Still, when West reached the playoffs, received its No. 11 seed and saw the tough road ahead, there were no whoops and cheers just for being back in the postseason.

That would be far too big-picture for Mark Camps and his Vikings.

“Coach told us, ‘We’re not coming to the playoffs to be happy,’” said Patrick Marzett, who leads the team in tackles and forced fumbles. “‘We came up to Tehachapi to play hard.’ And we did.”

If West pulls off another upset tonight, it could face top-seed Garces (10-1) in the championship. The Rams, fresh off a 73-14 blasting of Kingsburg, face No. 5 Fresno-Sunnyside in the other Division II semifinal tonight.

Final Four Friday

Five other Kern County teams are one step away from the section championship in their respective divisions, including two who play each other: No. 1 seed Ridgeview and No. 4 Independence in Division III.

The Wolf Pack have won all five meetings between the southwest Bakersfield rivals, but both last year’s playoff meeting — a 28-21 Ridgeview win in the first round — and this year’s regular-season victory were close in the fourth quarter. The Falcons (6-5) already have won their first Southwest Yosemite League game in school history this season; now they’ll try for their first section-title game appearance. Ridgeview (9-2) made the title game last year, only to lose 41-34 to Kingsburg.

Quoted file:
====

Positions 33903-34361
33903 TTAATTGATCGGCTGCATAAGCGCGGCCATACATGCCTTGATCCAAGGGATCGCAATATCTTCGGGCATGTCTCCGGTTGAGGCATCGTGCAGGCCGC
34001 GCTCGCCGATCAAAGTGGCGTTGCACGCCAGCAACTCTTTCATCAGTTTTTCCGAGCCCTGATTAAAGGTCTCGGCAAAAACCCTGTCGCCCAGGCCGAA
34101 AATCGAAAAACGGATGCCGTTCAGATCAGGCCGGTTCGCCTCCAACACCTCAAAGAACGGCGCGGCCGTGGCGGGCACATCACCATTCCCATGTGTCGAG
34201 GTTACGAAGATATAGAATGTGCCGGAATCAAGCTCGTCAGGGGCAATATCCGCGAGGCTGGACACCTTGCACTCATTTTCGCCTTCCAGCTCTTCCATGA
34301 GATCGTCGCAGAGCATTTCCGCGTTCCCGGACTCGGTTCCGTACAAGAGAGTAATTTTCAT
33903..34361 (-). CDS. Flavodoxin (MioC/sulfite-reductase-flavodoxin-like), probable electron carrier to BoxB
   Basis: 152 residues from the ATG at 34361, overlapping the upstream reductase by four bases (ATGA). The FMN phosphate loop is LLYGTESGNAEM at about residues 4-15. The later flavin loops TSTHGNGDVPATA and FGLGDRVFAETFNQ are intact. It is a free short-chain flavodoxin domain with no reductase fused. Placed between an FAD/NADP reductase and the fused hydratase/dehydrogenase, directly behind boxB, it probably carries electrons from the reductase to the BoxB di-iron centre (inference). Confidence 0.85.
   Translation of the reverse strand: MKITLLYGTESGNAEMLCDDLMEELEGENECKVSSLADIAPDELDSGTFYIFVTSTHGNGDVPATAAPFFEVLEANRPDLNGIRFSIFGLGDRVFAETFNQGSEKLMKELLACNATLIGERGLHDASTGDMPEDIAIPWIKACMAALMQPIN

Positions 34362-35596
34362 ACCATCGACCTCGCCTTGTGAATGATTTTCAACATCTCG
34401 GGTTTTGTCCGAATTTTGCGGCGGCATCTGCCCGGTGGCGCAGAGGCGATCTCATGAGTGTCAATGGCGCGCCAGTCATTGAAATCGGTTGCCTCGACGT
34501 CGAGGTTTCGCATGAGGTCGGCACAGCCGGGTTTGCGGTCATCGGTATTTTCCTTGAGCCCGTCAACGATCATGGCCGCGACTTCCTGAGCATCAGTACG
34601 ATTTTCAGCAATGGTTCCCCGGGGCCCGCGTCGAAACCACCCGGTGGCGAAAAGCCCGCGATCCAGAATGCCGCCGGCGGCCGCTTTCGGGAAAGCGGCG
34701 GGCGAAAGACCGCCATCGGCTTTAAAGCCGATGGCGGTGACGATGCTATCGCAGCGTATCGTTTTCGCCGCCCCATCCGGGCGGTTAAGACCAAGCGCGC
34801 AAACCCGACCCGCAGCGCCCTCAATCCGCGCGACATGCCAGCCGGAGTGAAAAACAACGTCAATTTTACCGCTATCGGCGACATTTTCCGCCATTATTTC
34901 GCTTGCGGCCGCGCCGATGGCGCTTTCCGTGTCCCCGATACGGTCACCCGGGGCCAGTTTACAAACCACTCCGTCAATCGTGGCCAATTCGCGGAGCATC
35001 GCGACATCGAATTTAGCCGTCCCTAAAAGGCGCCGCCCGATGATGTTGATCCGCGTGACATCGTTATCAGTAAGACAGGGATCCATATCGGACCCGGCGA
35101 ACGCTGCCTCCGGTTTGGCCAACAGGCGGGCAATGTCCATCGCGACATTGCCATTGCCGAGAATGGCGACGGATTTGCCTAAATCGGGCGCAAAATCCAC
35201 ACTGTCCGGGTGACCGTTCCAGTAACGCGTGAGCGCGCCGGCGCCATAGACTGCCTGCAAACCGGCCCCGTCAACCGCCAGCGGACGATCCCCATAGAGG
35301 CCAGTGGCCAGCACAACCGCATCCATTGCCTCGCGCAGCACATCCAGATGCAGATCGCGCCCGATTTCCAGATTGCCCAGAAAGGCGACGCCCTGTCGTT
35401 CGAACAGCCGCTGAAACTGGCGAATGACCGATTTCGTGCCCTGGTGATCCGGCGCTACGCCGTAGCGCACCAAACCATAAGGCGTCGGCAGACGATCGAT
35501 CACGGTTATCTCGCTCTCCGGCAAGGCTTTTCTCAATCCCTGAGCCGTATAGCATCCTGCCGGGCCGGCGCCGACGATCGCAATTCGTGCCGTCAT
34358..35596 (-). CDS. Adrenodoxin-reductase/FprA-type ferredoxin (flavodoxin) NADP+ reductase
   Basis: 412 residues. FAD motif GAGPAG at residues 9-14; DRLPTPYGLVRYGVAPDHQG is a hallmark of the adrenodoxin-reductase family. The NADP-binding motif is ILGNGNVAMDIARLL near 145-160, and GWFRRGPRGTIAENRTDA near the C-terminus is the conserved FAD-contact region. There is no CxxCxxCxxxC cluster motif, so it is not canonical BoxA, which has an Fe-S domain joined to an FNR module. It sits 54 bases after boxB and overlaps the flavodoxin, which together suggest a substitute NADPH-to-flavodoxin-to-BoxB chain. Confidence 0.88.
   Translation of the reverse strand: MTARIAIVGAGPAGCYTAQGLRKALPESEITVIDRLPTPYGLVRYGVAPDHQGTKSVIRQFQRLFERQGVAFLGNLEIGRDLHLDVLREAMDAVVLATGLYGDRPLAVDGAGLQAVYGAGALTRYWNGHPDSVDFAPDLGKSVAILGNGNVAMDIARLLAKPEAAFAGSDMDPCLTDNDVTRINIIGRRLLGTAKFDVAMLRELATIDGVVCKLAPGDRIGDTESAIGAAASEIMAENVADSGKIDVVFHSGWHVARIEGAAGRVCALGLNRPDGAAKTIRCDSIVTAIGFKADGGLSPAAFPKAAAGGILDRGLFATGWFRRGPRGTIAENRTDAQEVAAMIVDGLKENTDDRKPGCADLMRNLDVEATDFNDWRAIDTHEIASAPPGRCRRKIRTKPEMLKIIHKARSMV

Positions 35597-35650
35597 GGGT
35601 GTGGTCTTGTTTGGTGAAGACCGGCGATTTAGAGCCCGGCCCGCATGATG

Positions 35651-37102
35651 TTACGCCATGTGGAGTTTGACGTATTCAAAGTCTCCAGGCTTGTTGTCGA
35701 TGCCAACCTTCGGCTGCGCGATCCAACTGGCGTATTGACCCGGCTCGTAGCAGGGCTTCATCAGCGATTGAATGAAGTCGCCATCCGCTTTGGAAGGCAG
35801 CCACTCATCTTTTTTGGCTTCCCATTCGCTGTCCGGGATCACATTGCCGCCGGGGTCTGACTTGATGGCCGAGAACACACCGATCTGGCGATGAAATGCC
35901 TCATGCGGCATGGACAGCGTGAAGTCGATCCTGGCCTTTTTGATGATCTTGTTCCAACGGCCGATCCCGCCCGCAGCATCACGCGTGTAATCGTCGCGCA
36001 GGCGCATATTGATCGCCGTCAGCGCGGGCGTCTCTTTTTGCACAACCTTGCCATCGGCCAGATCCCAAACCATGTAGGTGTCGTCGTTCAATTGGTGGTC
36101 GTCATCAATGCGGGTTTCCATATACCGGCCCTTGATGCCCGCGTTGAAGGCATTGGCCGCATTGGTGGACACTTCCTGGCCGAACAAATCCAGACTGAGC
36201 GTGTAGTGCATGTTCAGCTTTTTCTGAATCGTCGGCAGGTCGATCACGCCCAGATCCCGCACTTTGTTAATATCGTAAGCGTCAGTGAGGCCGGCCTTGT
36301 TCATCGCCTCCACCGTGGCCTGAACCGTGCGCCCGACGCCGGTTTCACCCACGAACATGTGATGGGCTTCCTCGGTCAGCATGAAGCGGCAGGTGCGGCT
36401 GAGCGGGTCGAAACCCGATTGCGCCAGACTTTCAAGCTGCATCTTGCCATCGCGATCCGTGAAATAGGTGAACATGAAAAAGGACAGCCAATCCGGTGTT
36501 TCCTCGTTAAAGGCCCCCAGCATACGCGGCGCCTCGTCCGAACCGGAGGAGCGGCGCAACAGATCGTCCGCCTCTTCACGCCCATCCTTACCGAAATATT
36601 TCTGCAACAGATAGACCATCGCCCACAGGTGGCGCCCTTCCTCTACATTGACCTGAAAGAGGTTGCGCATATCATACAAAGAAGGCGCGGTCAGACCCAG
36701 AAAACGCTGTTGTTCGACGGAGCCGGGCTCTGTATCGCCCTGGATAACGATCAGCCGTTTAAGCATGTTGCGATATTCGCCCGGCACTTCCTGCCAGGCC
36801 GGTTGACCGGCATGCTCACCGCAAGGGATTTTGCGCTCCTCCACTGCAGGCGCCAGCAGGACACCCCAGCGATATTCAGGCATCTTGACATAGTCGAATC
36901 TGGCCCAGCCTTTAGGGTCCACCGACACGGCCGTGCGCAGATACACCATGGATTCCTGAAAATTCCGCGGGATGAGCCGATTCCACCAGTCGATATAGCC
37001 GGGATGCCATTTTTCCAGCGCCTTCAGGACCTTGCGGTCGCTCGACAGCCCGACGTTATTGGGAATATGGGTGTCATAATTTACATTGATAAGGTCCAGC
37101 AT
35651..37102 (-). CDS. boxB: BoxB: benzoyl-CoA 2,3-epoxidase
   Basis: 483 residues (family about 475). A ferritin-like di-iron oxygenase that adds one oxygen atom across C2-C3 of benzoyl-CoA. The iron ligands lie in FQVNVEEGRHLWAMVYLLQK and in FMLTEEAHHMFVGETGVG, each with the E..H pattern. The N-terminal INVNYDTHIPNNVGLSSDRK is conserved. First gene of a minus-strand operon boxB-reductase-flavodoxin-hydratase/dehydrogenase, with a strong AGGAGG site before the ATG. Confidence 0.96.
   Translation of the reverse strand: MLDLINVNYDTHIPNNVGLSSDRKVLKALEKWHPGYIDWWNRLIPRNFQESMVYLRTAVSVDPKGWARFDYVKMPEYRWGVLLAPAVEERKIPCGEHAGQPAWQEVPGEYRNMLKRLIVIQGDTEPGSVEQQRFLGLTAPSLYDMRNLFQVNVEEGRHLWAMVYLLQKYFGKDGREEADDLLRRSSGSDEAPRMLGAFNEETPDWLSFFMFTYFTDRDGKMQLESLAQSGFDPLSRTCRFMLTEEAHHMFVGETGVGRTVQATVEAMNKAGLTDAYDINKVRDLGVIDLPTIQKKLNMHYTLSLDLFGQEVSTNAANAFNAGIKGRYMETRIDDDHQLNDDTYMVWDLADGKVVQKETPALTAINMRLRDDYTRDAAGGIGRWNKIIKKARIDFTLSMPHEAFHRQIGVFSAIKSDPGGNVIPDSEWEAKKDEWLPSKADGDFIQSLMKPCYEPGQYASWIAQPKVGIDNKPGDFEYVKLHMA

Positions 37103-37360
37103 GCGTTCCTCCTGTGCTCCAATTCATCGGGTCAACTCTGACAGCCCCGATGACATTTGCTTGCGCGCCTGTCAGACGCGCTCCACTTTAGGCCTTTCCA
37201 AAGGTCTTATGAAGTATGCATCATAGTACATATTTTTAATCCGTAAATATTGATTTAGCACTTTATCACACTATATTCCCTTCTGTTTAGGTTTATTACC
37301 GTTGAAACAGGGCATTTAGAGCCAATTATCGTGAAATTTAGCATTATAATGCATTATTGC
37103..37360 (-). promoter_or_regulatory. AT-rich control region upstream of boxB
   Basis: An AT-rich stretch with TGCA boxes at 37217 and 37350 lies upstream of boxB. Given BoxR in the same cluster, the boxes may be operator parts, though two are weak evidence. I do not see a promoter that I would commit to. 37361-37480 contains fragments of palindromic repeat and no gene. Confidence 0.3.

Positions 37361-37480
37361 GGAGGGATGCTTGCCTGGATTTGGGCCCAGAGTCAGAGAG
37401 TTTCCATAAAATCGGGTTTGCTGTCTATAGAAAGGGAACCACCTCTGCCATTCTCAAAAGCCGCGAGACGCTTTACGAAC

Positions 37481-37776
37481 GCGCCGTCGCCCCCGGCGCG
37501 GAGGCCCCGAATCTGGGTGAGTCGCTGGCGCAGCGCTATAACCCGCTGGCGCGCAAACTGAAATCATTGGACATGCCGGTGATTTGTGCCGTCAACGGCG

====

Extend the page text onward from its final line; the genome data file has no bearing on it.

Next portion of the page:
The game also is a meeting of two of the section’s best dual-threat quarterbacks: Independence’s Preston Hodges (1,187 yards passing, 1,154 yards rushing, 30 total touchdowns) and Ridgeview’s Kamari Cotton-Moya (1,136 yards passing, 1,776 yards rushing, 35 total touchdowns).

In Division I, eighth-seeded Liberty (7-4) will try to continue its run after stunning top-seed Clovis 25-23 with two fourth-quarter fumble-return touchdowns last week.

Tonight, the Patriots travel to No. 4 Fresno-Central (10-2), which beat Liberty 10-9 back in Week 1.

“I told my kids, ‘These things don’t come around all the time,” Liberty coach Tony Mills said. “There aren’t too many people practicing on Thanksgiving. It’s pretty special for these kids.”

Central struggled in the second half of the teams’ first meeting, hanging on because Liberty missed an extra point and a field goal, but the Grizzlies since have moved the explosive L.J. Moore to quarterback.

“He adds a whole new element to defending them,” Mills said. “He’s a guy that is kind of a home run hitter.”

If Liberty continues its run, it would face either No. 2 Clovis North or No. 6 Fresno-Edison in the D-I championship game.

In Division IV, the section’s only remaining unbeaten, top-seed Wasco (11-0), continues its march against No. 5 Chowchilla (9-3). In the other semifinal, No. 3 Bakersfield Christian (9-2) faces No. 2 Tulare-Mission Oak (9-2).

Wasco, ranked No. 4 in Cal Hi Sports’ Southern California Division III bowl rankings, could earn a spot in the CIF’s Southern Cal regional bowl game if it wins the school’s first section title.

The Tigers reached the championship game last year but lost to eventual state bowl champion Fresno-Washington Union.